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March 15, 2015 note: Passwords changed, contact us if you need a new password to gain access: Info@BillKliewerGroup.com
Clicking or touching the picture link below will take you to our new password protected communications tool set, with a 3:20 video summary at the top . Passwords are changed, so contact us if you need a new password to gain access: Info@BillKliewerGroup.com
Thank you for your interest.
A vital task today is bringing safe water to thirsty, sick, and dying children.
Thank you Panda Restaurants and associates for funding the work of World Vision and Wells Bring Hope to bring clean, safe water to the poorest people of the world.
Click to play Thank You video below.
The Bill Kliewer Group LLC is now sponsoring:
AngelPortalGPS.com (contact us for a password)
Please visit our associated sites to find our more about these activities and movements.
Click to view this brief video and witness perhaps the most disturbing news you will hear today! First published on Jul 22, 2014:
Video Produced by Bill Kliewer Group LLC, Narration by Bill Kliewer
Link to outside source on…
EveryChildSafeWater.org blog that validates the video above:
Imagine the impact on our world if a jumbo jet crashed every four hours, killing all aboard. That’s the rate at which children are dying. One child dies every 21 seconds from a water-related disease.
Imagine the horror if an entire city nearly the size of Los Angeles, 3.4 million people, perished each year. But that’s the number of people worldwide who will lose their lives in the next 12 months because of a lack of access to safe water. And 99% of these deaths occur in the developing world.
Imagine if more than double the population of the United States had no access to safe water for drinking, cooking, and bathing. But you don’t have to imagine because globally, 780 million people still lack access to safe water, after all that has been done to solve the problem. That is equivalent to all the people living in Europe and Scandinavia. This battle against water-borne disease claims more lives than any war with guns.
Some new water resources have been provided over the past few years, saving some lives, thanks to people like you. But where do we go from here, because of the 780 million people still without safe water…and the children dying every day?
Global Crisis Statistics:
One out of every nine people in the world, roughly 780 million, lack access to improved drinking water, and 1.8 billion people drink micro-biologically unsafe water. (WHO/UNICEF, 2012) (Onda, et al., 2012).
2.5 billion people lack adequate sanitation. (UN Water 2013).
Approximately 3.5 million people die each year due to lack of safe water and adequate sanitation and hygiene. (UN Water 2013).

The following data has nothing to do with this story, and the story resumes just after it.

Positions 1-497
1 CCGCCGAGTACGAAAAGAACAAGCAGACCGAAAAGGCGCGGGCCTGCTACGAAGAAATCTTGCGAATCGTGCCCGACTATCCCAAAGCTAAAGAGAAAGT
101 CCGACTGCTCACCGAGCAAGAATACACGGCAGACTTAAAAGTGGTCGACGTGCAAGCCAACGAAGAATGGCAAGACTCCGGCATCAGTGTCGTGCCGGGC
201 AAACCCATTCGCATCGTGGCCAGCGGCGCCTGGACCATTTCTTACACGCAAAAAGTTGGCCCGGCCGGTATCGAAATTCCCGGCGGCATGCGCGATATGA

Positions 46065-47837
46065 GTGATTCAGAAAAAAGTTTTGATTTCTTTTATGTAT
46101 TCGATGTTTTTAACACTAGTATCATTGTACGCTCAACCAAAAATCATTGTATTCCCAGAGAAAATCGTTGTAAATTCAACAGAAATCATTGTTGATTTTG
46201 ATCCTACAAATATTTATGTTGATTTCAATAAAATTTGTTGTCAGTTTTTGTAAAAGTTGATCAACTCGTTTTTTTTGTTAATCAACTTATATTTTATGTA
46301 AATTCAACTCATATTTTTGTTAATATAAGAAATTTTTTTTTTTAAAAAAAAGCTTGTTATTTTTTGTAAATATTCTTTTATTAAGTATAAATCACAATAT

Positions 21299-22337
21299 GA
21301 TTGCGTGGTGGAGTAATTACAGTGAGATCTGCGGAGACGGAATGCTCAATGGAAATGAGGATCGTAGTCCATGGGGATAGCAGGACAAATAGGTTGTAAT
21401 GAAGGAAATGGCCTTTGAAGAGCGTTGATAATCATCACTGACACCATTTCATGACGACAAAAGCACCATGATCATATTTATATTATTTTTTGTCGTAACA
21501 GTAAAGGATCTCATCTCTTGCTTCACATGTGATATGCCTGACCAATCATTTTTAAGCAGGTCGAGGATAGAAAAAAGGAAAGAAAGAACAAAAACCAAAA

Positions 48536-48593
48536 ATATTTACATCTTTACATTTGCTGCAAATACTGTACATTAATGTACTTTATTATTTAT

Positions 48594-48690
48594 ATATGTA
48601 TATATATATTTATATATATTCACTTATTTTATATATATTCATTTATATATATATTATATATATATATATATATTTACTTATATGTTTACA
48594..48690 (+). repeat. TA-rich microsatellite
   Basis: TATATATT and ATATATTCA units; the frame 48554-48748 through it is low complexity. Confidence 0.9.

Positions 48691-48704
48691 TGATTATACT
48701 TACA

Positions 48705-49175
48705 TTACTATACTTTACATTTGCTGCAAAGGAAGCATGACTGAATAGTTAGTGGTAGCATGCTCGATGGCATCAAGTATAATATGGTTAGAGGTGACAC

Every 20 seconds, a child dies due to a lack of adequate sanitation. (UN Water 2013).
Safe water access, adequate sanitation, and good hygiene practices could prevent the deaths of 1.5 million children a year. (UN Water 2013).
The impact of diarrheal disease on children is greater than the combined impact of human HIV/AIDS, tuberculosis and malaria, which is why it is the second leading cause of death among children under five. (CDC 2012).
The provision of improved sanitation and drinking water could reduce the number of diarrheal diseases by nearly 90%. (UN 2014).
One dollar invested in water supply and sanitation can provide an economic return of up to 34 times, depending on the region. (UN Report, 2005).
The average distance that women in developing countries walk to collect water per day is four miles, and the average weight that women carry on their heads is approximately 44 pounds. (WSSCC, 2004).
In Africa, 90% of the work of gathering water and wood is done by women. Women and children often spend up to six hours every day collecting water. (UN Water 2013).
Each year 443 million school days are lost due to water-related diseases. (UN 2010).
(The above crisis statistics were compiled by Water Missions International.)
We need the truth to set us free from practices that are not getting the job done of bringing safe water to those in need.
It is time for politics and other priorities to be set aside and not be satisfied until this crisis is over.
UN’s safe drinking water target was never really met
- 12:50 03 April 2014 by Fred Pearce
Put the champagne away. Hundreds of millions of people do not, after all, have access to safe drinking water. The new millennium’s first great “mission accomplished” for public health turns out to have been a figment of the United Nations’s imagination.
In 2012, the World Health Organization (WHO) declared that a UN Millennium Development Goal – to “halve the proportion of people without access to safe drinking water” between 1990 and 2015 – had been met. UN secretary-general Ban Ki-Moon hailed “a great achievement for the people of the world”.
But now the WHO’s official journal has admitted that the claim does not stand up.
The problem is that we don’t have global data on the cleanliness of drinking water, say Joe Brown of the Georgia Institute of Technology in Atlanta and his colleagues. So the WHO redefined the health goal as an engineering goal: to halve those without access to “improved” water supplies.